JEDDAH: An international joint exhibition showcasing the works of Saudi and US photographers has opened at the Saudi Arabian Society for Cultures and Arts in Jeddah.
Held under the auspices of Consul General of the US in Jeddah Faris Y. Asad, the exhibition — part of World Photography Day — displays 48 pictures depicting different natural and cultural life in the Kingdom and US.
Works include landscapes, archaeological and historic landmarks, and civil monuments in both countries.
Curated by Saudi photographer Omar Al-Nahdi, the exhibition also showcases the theme of “concepts of reality, perception and trust that hang in the balance.”
Photographs of well-known landmarks are on display, including the legendary Chicago Theater, Maraya building in AlUla, San Francisco’s Golden Gate Bridge, and the golden sand dunes of the Empty Quarter, which are contrasted with the red sands of the Arizona desert.
Saudi National Day and Independence Day celebrations in both countries are also shown.
Through the exhibition, SSCA’s focus on Saudi-US art and cultural exchange promotes the relationship between the two countries, which spans more than 70 years.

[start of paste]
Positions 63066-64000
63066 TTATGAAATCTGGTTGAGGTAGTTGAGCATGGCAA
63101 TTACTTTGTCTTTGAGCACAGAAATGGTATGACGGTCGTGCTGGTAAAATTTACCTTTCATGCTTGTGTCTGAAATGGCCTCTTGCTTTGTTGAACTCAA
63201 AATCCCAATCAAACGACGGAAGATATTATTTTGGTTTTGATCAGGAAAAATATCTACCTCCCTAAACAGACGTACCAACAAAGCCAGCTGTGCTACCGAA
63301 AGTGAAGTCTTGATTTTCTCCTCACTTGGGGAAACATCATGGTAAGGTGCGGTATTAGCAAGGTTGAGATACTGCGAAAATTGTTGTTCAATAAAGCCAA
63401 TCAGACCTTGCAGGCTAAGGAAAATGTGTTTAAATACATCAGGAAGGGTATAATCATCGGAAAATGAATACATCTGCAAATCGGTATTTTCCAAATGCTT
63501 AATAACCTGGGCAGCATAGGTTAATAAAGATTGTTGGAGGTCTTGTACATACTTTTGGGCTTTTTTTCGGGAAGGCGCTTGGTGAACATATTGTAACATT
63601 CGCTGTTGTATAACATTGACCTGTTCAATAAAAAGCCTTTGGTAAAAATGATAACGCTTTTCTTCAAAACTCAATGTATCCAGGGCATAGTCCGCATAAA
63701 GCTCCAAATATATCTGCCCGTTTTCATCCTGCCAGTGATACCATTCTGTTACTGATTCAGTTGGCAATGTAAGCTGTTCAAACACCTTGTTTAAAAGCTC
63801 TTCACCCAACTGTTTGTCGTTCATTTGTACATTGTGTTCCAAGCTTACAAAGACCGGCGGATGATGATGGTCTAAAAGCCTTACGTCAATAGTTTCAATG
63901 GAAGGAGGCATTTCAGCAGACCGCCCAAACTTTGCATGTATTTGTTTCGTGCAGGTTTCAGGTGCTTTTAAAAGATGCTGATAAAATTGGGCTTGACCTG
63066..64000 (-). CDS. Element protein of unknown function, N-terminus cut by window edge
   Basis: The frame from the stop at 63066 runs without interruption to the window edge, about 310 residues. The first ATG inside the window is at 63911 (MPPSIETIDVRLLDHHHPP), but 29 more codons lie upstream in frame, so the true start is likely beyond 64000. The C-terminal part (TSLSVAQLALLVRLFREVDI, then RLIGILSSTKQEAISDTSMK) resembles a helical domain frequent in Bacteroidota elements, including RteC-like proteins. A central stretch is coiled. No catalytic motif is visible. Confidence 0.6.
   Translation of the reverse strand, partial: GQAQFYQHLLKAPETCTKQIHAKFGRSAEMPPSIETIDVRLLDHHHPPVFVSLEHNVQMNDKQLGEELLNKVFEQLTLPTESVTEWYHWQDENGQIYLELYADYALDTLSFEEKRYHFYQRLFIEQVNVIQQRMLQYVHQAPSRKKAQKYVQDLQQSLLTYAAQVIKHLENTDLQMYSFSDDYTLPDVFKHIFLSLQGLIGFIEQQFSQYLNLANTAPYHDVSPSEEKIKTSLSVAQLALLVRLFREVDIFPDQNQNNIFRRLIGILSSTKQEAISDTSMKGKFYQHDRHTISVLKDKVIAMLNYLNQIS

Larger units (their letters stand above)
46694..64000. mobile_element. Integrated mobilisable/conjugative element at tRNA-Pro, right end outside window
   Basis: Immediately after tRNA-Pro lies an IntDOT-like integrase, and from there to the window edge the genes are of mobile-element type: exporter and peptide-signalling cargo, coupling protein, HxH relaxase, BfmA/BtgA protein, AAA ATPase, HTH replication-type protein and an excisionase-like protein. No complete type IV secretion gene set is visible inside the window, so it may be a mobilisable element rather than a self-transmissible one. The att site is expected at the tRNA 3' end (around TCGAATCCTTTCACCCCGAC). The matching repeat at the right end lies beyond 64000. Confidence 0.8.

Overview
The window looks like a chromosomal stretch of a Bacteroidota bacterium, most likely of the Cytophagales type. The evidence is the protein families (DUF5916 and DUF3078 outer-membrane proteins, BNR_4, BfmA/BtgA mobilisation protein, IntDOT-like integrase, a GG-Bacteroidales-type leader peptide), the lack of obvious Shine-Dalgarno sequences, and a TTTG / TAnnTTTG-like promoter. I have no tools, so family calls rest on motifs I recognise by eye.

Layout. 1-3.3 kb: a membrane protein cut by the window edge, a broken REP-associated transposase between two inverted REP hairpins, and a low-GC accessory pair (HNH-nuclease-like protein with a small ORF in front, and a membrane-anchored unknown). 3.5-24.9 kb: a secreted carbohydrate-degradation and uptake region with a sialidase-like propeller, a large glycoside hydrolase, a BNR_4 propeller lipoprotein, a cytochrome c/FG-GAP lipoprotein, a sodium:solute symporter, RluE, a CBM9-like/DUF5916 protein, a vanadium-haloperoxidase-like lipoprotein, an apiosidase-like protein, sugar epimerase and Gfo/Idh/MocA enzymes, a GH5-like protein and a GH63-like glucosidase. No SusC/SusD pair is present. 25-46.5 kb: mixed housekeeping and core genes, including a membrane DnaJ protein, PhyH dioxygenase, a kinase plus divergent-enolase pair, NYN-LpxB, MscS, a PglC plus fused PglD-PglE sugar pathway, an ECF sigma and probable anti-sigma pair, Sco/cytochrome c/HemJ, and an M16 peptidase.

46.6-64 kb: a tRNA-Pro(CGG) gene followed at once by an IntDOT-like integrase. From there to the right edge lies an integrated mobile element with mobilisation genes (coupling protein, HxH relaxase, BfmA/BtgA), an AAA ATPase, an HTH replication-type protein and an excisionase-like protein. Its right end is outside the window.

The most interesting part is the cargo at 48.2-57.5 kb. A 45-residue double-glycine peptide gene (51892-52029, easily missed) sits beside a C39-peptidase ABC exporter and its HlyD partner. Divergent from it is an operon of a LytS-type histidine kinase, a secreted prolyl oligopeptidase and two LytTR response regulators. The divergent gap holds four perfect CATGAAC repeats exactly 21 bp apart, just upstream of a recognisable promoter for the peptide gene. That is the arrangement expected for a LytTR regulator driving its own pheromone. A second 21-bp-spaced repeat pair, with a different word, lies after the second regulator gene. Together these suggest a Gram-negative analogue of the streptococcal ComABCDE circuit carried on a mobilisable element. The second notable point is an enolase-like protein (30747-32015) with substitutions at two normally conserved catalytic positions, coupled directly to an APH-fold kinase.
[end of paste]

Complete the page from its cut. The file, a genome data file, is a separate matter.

Director of SSCA in Jeddah Mohammed Al-Sobeih said that joint exhibitions in liaison with photographic associations from around the world “encourage more dialogue and the sharing of photographic expertise and experience.”
Al-Sobeih urged the importance of celebrating international culture and arts days and extending bridges of communication with everyone, “so that the Kingdom’s national message reaches around the world.”
Asad, who is newly appointed and attended his first event in the Kingdom, underlined the “great long relationship” between the US and Saudi Arabia, and expressed his desire to boost cooperation further within culture and the arts.
He told Arab News: “This is a perfect example of how art can build bridges between the people of the two countries. What is so incredible about this exhibition is that it shows the kind of similarities and differences at the same time. It is an amazing show and every image has a message.”
Asad is familiar with Saudi culture, having grown up in the 1980s in Tabuk. He said that the Kingdom is “witnessing a booming era in all fields.”
Al-Nahdi, curator of the show, said: “Throughout this gathering, photographers were able to show pictures of some of the amazing landmarks and sites each country has. We are glad to gather those wonderful photographers in one place.”
Saudi painter and photographer Maha Al-Kafi said: “It is nice to see such beautiful photos shared by Saudi and US photographers and I believe we enjoyed seeing these landmarks side by side in one place.”